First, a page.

I don't have alot of chances to play badminton with fat opponents... but how often would you see them stand close to the service line??? Don't they usually stand rather back? Most of them have brutal force because of body weight and can smash rather hard even without proper technique.

    Anyways, good point about them having trouble dealing with flick serves because of backwards momentum.

    One more thing is that from my perspective, I really dislike some players at club level whom would flick serve elderly or ladies(assuming at club level)...
    Last edited by bananaboy; 10-28-2006 at 01:24 PM.

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    Quote Originally Posted by __Lam
    lots of info around the forums. flick serve is mainly wrist control and strength, .
    Using these will not give you a good flick serve. Using thumb and fingers give better disguise.

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    Turn your body to double up the power, use ur wrist to control the direction and angle. hard to describe the foot position by words.....

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    and mind the way you hold the grip when serving a backhand shot....for me, I hold the grip in the way that just like a 'thumb up' gesture. I'm not sure whether it's correct or not. If not, pls correct me here..

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    Flick serves can be forehand or backhand, but backhand is much more effective because it employs more wristwork, hence injecting an element of surprise, and the shuttle flight path is shorter. The objective of the flick serve is to prevent the receiver from attacking your low serve everytime. It is only the constant threat of this flick over his head that contains him and affords the normal low serve a certain immunity. A good flick serve must have length and an optimum height that is neither too low nor too high.
    The wrist is sharply uncocked at the last second, with the thumb and the fingers being used.

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    Quote Originally Posted by CoolDoo6
    Minimal wrist power is required for flick serve. The power can be manipulated by the placement of your thumb. For instance, if your thumb is on the cone, your flick serve would generally have more power than if the thumb is on the shaft. Experiment by shifting your thumb and hand along the axis of the shaft until you get the right power. Generally, you would have greatest directional control of the flick if your thumb is closer or on the shaft. But deeped your thumb is placed onto the shaft, the lower power you would have.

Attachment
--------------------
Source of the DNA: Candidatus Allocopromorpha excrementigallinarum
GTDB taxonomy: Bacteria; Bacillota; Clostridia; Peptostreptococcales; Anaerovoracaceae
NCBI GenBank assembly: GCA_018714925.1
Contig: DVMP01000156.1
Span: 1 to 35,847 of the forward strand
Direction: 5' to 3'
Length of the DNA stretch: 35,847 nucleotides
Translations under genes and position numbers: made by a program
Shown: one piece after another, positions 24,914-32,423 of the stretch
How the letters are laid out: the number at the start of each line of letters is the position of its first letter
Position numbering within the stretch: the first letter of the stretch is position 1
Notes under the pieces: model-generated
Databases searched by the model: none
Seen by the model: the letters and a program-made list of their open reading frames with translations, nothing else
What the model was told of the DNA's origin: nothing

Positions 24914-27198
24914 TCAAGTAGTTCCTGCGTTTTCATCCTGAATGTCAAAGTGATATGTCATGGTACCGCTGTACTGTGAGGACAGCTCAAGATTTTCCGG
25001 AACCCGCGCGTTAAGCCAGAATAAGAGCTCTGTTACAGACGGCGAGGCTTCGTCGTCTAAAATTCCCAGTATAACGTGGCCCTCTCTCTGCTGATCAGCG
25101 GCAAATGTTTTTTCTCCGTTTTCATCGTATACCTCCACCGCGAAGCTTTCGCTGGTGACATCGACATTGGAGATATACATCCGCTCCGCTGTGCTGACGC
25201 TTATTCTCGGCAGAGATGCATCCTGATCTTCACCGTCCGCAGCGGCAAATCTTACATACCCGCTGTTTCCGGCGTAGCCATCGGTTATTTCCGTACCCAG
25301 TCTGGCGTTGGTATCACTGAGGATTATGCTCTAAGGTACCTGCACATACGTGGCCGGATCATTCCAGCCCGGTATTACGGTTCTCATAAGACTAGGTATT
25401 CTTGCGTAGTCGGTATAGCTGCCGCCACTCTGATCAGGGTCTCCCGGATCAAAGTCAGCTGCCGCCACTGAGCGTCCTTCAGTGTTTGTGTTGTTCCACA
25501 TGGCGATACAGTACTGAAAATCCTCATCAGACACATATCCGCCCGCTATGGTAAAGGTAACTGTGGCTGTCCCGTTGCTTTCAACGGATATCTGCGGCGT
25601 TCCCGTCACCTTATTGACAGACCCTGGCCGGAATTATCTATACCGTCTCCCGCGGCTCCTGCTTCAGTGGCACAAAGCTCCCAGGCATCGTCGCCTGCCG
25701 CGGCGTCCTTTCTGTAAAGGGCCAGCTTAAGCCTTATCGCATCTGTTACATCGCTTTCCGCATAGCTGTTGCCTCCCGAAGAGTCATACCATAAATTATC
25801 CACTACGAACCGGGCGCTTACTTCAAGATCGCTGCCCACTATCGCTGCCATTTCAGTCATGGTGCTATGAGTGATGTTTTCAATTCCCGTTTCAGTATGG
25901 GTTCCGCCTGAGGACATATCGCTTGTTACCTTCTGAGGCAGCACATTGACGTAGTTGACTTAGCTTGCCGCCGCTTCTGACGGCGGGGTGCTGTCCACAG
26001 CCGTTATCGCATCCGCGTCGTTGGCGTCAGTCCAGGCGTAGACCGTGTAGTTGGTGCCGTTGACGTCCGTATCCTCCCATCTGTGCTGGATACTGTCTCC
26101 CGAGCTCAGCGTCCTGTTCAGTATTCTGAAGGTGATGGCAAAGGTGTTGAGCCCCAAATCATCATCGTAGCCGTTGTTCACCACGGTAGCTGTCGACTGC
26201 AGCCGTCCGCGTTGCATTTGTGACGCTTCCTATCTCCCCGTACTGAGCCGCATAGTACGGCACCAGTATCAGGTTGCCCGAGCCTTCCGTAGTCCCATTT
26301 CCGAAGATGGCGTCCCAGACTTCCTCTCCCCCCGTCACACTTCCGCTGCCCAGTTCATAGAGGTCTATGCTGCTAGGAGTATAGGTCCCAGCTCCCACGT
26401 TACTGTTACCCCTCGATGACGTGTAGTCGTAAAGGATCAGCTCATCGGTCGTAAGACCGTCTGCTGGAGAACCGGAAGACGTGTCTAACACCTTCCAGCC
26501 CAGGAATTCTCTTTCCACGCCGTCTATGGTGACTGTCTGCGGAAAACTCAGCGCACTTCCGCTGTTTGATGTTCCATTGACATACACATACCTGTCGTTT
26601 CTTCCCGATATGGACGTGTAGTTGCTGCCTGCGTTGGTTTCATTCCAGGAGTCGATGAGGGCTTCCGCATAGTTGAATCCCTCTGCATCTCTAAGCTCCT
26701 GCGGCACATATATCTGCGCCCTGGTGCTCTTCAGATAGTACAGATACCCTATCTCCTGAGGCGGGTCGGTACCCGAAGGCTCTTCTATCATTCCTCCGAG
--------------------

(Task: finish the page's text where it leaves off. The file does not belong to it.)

Tall or fat opponents are excellent candidates for a good flick. They carry a huge backwards momemtum when they move back to deal with the flick and they become quite vulnerable immediately afterwards.
    An effective flick serve derives its element of surprise and motive power from the wrist, not from the thumb or fingers. Just try this : lock your playing hand wrist and palm with your non-playing hand and then try to move your thumb and fingers in the direction of the serve. It just cannot be done. The thumb and fingers are in the service of the wrist to give direction, friction and added power. By themselves, they have no power and no element of surprise. Only the uncocking of the wrist at the last second can do these.

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    Ahhh, my flick serve was not coached. I use what comes naturally. My flick involves thumb pushing, wrist bending, and clockwise forearm rotation. Wrist is only one third of the ingredient. I dont find it more important than the other components.

    I have never asked my opponets if my flicks surprised them. But I do know they can't receive my serve the way they wanted to. People tell me that the serve should be used only to start a rally. But I prefer to use it to put the reciever off balance. I see no reason not to be offensive on a serve.
    Last edited by CoolDoo6; 11-01-2006 at 10:38 PM.

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    The backhand serve is done two ways-one with the racquet vertical, the other with the racquet held at an angle of 45 degrees. Their effects are different. Asians almost all use the 45 degrees technique.